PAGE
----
So how does one keep it between the navigational beacons?  By keeping the channel wide, by paying attention to the general direction, knowing what the journey generally should look like, and keeping tabs on where we are along the journey.  By finding meaning in what we do every day, instead of finding meaning in the ultimate goal.  The goal isn’t worth getting to if the journey isn’t worth having.

 

 

28 Days of Inspiration – Day 4

James Stockdale

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Rear Admiral Stockdale in full dress uniform; US Navy File Photo  www.navy.mil/iew_image.asp?id+25931

The 1960’s are remembered for high profile assassinations, Beatles, love-ins, and Vietnam War protests. A lot is taught in school about the decade of the 60’s but never once did I learn anything about Admiral James Stockdale.

While young men here in the United States resisted military service, perhaps fled to Canada, Stockdale was imprisoned in North Vietnam.  He spent eight years in captivity from 1965-1973 after being shot down and was the highest ranking officer to be held captive there. To put that in perspective, as it turns out eight years was just about 10% of the man’s life.

On September 9, 1965 he ejected from his disabled plane over North Vietnam, landed in a small village, was beaten and taken prisoner.

He relied on stoicism to keep himself grounded and to keep from being defeated.  He was beaten with his shoulders dislocated, legs and back broken, and his will assaulted.  Yet he never gave an inch.  Consider this: as an admiral, he led prisoner resistance.  According to his Medal of Honor citation, he resisted participating in prisoner exploitation by deliberately disfiguring himself; he did this with a razor to cut his scalp and when the Vietnamese tried to cover that wound with a hat, he literally beat himself in the face until it became so swollen as to be unrecognizable.  He slit his own wrists, a near mortal wound, to demonstrate he would not capitulate. He was kept in solitary confinement in a small cell, lights on 24-hours a day, in leg shackles for the majority of those 8-years in captivity.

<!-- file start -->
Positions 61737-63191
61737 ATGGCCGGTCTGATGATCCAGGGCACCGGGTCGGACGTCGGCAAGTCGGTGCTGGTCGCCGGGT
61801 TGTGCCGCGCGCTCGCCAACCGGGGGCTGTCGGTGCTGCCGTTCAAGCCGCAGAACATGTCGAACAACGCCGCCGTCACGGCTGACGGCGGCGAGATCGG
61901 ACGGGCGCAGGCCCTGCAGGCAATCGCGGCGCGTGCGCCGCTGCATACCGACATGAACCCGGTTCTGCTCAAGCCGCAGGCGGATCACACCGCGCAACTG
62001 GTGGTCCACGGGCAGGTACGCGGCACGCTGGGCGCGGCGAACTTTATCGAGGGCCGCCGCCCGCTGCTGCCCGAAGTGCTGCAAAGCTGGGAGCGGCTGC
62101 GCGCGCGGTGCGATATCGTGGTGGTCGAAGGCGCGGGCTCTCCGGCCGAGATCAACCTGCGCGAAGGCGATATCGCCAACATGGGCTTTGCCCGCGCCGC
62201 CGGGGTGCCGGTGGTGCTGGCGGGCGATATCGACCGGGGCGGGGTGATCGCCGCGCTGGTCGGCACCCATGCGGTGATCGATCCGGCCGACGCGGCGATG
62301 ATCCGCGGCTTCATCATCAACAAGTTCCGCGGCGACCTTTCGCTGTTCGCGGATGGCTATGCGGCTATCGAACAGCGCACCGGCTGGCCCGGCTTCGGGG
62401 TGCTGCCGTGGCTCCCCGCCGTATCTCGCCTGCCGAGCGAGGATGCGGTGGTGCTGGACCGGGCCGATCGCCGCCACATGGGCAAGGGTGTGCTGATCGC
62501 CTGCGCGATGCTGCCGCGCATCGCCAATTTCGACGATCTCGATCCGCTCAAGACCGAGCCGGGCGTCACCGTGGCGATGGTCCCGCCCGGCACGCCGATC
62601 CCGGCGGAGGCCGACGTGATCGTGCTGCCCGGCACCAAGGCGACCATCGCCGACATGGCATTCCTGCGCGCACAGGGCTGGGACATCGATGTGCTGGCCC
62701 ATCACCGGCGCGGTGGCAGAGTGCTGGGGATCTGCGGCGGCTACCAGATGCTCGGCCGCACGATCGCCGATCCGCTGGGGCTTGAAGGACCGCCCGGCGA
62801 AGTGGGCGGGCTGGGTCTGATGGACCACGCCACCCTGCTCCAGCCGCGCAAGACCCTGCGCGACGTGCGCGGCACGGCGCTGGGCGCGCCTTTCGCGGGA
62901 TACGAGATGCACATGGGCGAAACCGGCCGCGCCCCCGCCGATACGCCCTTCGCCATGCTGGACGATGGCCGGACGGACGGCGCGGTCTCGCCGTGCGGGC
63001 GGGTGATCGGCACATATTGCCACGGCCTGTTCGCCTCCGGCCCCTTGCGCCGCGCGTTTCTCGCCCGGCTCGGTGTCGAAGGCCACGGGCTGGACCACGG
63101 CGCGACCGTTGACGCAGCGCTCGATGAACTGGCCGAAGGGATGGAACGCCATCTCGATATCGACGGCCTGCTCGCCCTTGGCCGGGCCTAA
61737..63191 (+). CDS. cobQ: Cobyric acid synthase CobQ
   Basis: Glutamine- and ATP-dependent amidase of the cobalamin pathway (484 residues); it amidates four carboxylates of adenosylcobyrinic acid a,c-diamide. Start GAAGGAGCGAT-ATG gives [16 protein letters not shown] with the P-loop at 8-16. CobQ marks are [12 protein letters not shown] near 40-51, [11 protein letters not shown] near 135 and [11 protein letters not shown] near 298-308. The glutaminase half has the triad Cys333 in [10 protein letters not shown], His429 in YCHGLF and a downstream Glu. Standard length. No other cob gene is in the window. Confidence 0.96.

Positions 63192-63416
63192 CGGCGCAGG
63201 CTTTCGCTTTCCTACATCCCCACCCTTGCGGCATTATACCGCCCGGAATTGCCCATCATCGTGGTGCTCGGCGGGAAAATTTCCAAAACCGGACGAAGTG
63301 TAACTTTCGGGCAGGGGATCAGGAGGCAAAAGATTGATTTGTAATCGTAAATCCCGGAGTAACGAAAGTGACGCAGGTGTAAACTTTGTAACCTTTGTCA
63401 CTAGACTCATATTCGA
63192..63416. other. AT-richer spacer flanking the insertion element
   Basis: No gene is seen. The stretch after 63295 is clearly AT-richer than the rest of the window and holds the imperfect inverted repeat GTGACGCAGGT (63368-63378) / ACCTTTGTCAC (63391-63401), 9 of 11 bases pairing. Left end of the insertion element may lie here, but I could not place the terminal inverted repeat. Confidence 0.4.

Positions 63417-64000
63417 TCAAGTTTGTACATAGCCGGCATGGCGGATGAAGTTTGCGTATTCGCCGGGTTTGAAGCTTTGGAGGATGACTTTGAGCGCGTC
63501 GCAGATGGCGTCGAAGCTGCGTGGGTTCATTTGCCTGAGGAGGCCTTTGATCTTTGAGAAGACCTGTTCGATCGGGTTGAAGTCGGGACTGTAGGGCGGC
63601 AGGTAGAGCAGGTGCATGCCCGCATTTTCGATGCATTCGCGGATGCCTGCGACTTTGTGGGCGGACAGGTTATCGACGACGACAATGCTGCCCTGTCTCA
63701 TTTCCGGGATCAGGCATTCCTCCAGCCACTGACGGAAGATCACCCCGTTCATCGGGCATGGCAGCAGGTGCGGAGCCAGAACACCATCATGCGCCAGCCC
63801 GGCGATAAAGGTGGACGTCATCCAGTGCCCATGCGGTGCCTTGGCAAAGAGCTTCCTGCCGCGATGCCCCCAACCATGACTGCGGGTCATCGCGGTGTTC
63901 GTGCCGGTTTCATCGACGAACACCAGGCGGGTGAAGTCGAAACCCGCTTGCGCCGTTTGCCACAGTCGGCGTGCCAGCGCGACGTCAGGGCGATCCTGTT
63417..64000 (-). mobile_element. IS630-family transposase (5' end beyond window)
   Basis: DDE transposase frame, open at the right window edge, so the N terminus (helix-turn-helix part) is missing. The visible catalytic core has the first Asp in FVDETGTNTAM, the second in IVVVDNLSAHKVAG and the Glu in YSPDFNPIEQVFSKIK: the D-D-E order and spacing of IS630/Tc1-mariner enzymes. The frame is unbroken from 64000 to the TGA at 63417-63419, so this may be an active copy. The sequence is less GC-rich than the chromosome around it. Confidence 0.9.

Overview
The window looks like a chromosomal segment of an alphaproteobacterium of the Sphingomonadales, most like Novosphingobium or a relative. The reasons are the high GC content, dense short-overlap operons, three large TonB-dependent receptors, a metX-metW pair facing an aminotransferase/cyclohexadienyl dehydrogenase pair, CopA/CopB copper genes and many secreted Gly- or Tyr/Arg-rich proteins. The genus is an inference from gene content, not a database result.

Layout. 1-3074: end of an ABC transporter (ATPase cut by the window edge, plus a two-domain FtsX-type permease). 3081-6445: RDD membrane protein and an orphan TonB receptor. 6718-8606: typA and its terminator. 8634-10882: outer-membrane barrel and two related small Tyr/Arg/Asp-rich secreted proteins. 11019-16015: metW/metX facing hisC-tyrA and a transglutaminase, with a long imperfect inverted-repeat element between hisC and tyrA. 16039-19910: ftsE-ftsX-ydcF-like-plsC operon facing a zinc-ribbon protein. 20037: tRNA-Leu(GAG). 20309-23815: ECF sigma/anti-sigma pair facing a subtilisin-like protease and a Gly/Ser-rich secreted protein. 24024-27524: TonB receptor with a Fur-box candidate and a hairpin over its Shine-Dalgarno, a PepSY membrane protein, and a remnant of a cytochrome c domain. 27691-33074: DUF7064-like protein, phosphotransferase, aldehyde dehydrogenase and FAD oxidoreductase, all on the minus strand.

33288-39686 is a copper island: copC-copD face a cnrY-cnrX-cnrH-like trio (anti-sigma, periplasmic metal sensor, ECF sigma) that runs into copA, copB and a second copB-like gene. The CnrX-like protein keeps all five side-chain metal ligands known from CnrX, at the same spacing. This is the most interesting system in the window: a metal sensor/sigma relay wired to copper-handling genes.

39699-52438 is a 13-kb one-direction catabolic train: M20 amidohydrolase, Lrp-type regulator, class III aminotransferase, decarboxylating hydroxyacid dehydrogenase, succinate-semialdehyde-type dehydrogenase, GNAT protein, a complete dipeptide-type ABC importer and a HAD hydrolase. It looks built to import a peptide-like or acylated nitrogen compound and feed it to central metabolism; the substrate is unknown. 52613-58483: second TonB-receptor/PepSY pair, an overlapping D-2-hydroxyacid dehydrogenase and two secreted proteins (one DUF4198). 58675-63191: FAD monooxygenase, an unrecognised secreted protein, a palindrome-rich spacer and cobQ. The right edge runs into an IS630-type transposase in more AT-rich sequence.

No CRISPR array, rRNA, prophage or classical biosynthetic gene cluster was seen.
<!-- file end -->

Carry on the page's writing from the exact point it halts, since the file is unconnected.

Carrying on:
In Good to Great author Jim Collins talks about “the Stockdale Paradox.”  Simply put, it boils down to this quote:

“Retain faith that you will prevail in the end, regardless of the difficulties, and at the same time confront the most brutal facts of your current reality, whatever they might be.” — James Stockdale.

Those who didn’t make it out were the “optimists.” The men who retained optimism with the groundless belief that they would be out by Christmas, were continually defeated and eventually lost faith that they would make it out.  The idea was that in order to be able to be resilient and see what may lie beyond, one has to acknowledge the current situation objectively.  He knew how dire his situation was, but he still had the faith to believe he was going to make it through.  More to the point, he had to accept his situation as what he had to endure and what he was fighting through.  This wasn’t a temporary situation that would resolve itself with time, it was a static feature that was only going to change with his action.  And it wasn’t going to be overnight, there were no simple fixes.

He returned home, willed himself to health – presumably via the same force of will demonstrated in the paradox quote – and resumed his military career becoming a university President and scholar.

Whatever hard time you’re going through, I urge you to consider the lessons of James Stockdale.  Honor, integrity, resilience.